Some are geographically distant from those they hold dear and raise a solitary glass to absent friends. Others have lost loved ones to the grave. But for many of us, "no contact" is a choice we consciously made. Loneliness is simply less painful than the agony of spending time with our toxic families.
Be kind to yourself as you grow, fail and succeed. There is no health in beating yourself up and setting yourself up for failure. Success often comes in packages we did not expect, so be open to things looking a bit different than you expected. Keep moving towards the things that you love and make you feel alive, and that path will lead you towards true change and growth.
The holidays are filled with social gatherings, family dinners and opportunities to connect and share the joy of the season. But with this festive season also come land mines that are within every family -- all this togetherness can sometimes backfire. So, how do we avoid this meltdown? Here are some tips to assist you in keeping the family peace during the holidays.
Children may worry they are being disloyal if they start to have too much fun with one parent. They also worry about the parent that they are not with, wondering if that parent is okay. Sometimes they just deeply miss the parent they are not with. The familiar traditions may be gone and this can leave the children feeling as though something or someone is missing.
Have you noticed that every holiday season, the pressure builds as everyone rushes around buying too much stuff before the Big Day? Then our festive bubble bursts just after New Year's when they announce how much new debt everyone has incurred. And then just as suddenly, the talk turns to RSPs and taxes. The collective anxiety is enough to give everyone a massive ulcer.
As a community nurse I've heard stories from families who, instead of checking items off shopping lists and going to holiday parties, were taking someone to multiple medical appointments. Or, they were worried and asking me how to keep their mom calm and comfortable at the busy family gathering as her dementia was taking hold.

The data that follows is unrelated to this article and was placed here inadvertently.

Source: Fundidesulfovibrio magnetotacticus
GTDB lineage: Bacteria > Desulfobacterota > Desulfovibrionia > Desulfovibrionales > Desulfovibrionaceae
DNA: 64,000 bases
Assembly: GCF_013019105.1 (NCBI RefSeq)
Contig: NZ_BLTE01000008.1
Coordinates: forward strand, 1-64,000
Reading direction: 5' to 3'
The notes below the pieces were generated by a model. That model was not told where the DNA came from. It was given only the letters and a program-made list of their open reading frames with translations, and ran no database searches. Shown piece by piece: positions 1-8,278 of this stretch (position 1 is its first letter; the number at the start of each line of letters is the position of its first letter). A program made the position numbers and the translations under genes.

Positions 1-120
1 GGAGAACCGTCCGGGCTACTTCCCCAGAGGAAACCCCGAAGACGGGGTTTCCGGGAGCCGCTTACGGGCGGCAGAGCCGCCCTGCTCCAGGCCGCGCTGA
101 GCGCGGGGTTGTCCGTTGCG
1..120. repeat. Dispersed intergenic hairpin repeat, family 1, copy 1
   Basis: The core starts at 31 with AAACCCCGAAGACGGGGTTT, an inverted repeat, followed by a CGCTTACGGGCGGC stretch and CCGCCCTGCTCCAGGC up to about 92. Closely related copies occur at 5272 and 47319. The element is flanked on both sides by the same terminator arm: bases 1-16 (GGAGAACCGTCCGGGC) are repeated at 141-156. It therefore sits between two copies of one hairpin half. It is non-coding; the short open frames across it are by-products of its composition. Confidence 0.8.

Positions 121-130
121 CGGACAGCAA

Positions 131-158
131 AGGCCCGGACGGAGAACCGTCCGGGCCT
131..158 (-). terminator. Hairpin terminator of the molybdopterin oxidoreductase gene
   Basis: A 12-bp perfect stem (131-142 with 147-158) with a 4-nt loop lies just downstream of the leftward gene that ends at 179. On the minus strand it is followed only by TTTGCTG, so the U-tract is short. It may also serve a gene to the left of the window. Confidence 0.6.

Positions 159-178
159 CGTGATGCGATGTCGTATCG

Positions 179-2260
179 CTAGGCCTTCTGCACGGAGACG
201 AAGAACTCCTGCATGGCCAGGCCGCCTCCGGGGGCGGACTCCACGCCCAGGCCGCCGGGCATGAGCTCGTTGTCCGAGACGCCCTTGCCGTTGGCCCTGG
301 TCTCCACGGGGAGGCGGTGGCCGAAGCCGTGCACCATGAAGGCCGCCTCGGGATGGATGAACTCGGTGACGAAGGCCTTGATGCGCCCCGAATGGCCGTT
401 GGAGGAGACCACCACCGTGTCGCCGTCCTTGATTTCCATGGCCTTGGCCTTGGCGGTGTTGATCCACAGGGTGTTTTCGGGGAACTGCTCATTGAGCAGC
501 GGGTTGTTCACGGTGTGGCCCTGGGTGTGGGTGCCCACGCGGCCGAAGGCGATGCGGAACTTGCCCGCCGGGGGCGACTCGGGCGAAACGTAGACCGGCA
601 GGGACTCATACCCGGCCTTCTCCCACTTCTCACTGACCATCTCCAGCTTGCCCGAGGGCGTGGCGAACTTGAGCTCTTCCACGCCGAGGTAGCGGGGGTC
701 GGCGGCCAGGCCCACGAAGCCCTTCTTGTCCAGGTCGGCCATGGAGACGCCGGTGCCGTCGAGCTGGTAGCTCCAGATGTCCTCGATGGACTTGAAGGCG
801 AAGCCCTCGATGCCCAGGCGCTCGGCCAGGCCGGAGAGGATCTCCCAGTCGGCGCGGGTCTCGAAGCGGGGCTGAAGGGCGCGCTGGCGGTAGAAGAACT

"Family-Holiday Culture" has a massive influence on us. We are genetically and socially programmed to seek out being a part of this culture. But what if the group or the family culture we belong to, especially at holiday time, causes us pain, worry, fear, sadness, guilt, shame, rage, and most importantly the loss of our own "Self-Culture," our authentic relaxed self?
The festive season, not surprisingly, can be one that causes anxiety for many of us who are trying to balance parenting along with all of the other responsibilities. The good news is that there are ways for parents to alleviate the stresses that are a very real part of the holidays. By following the tips below, you can survive the festive season with the kids -- and even enjoy them as well.
The holidays are a time where we can recognize and appreciate the beautiful people in our lives. Families and friends make time to get together and it can also be a time to reflect on the past year. However, many of us may find it stressful dealing with all the activities and crowds. Stay calm this season by taking the following steps: